He was flown back by helicopter to Kathmandu, where he was hospitalised, proving that the coronavirus has conquered the world's highest peak.
According to the sources, Ness tested positive on April 15 but another test on Thursday came back negative, and that he was now staying with a Nepalese family.
Hundreds of other climbers, guides and helpers are now camped at the base of Everest, according to Austrian Lukas Furtenbach, an ace mountain guide. If all of them are not tested immediately and safety precautions are not taken, the virus could spread.
Any outbreak could end the climbing season prematurely, just as a window of good weather opens up in May, he said.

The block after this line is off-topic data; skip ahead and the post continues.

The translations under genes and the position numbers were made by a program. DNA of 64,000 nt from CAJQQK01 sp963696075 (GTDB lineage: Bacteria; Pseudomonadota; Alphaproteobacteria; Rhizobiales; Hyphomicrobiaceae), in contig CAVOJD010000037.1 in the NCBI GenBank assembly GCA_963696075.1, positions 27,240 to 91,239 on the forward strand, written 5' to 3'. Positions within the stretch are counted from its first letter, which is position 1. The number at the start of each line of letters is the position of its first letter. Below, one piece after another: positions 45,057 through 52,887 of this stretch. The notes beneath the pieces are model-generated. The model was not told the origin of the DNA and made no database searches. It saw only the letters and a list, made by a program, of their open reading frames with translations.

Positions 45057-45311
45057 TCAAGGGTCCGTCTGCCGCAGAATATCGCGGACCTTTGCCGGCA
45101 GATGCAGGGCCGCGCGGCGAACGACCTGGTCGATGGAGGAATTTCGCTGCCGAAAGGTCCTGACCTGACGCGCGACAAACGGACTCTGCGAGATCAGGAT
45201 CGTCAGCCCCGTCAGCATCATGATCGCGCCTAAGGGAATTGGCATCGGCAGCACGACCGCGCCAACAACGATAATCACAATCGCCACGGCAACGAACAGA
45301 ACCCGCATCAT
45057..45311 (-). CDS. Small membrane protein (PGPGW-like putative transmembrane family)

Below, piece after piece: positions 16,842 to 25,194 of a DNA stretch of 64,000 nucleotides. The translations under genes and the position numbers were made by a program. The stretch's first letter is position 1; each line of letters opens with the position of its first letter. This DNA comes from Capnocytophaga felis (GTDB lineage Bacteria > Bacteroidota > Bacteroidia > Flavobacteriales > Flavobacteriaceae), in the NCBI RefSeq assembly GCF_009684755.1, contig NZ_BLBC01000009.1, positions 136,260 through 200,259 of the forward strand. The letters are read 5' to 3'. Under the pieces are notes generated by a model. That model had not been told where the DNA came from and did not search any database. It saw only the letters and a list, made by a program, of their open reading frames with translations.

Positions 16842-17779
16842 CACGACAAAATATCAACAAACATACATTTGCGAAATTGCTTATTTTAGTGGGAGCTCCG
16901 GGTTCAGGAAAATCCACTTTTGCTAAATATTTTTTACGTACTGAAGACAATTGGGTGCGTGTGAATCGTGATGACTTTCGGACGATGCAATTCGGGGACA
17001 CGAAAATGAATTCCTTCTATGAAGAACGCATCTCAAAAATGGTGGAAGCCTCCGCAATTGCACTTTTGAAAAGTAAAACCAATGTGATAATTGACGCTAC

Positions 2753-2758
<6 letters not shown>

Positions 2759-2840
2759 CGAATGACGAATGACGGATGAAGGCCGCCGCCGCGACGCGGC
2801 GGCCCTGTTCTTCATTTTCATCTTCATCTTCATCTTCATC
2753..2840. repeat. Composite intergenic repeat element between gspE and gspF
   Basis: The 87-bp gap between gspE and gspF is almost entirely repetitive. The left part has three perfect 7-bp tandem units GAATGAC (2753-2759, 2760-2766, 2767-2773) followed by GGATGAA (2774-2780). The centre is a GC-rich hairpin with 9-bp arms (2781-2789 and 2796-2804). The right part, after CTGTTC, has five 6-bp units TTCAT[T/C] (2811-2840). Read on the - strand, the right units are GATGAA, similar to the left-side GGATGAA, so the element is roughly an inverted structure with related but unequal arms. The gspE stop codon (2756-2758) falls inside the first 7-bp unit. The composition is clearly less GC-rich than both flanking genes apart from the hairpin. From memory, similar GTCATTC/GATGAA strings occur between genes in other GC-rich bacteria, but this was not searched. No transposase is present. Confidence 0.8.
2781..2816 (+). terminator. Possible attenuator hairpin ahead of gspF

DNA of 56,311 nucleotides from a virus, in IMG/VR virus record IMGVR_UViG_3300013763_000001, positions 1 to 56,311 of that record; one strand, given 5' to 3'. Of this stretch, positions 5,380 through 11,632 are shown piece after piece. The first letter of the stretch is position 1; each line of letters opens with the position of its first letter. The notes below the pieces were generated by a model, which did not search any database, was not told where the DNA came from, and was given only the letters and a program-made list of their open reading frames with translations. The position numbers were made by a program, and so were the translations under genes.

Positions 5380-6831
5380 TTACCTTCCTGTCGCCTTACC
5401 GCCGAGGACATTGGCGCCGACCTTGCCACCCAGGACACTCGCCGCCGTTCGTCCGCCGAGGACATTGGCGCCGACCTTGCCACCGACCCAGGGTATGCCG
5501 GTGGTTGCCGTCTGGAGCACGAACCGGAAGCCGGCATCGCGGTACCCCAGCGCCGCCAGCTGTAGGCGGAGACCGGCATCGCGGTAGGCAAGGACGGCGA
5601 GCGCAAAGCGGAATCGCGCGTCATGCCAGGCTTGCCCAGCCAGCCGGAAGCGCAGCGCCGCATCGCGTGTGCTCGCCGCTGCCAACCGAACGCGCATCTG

Furtenbach, who is leading an expedition of 18 climbers to Mount Everest and its sister peak Mount Lhotse, believes there could be more than one case on the mountain because the Norwegian had spent weeks with many others.
According to sources, there are no active cases on the mountain right now.
Mira Acharya, director of the department of mountaineering, said she didn't have any official knowledge about the COVID-19 events, only records of pneumonia and altitude sickness.
Due to the pandemic, mountaineering was suspended last year, and climbers returned to Everest this year for the first time since May 2019.
The famous spring climbing season in Nepal which boasts eight of the world's highest peaks, runs from March to May.
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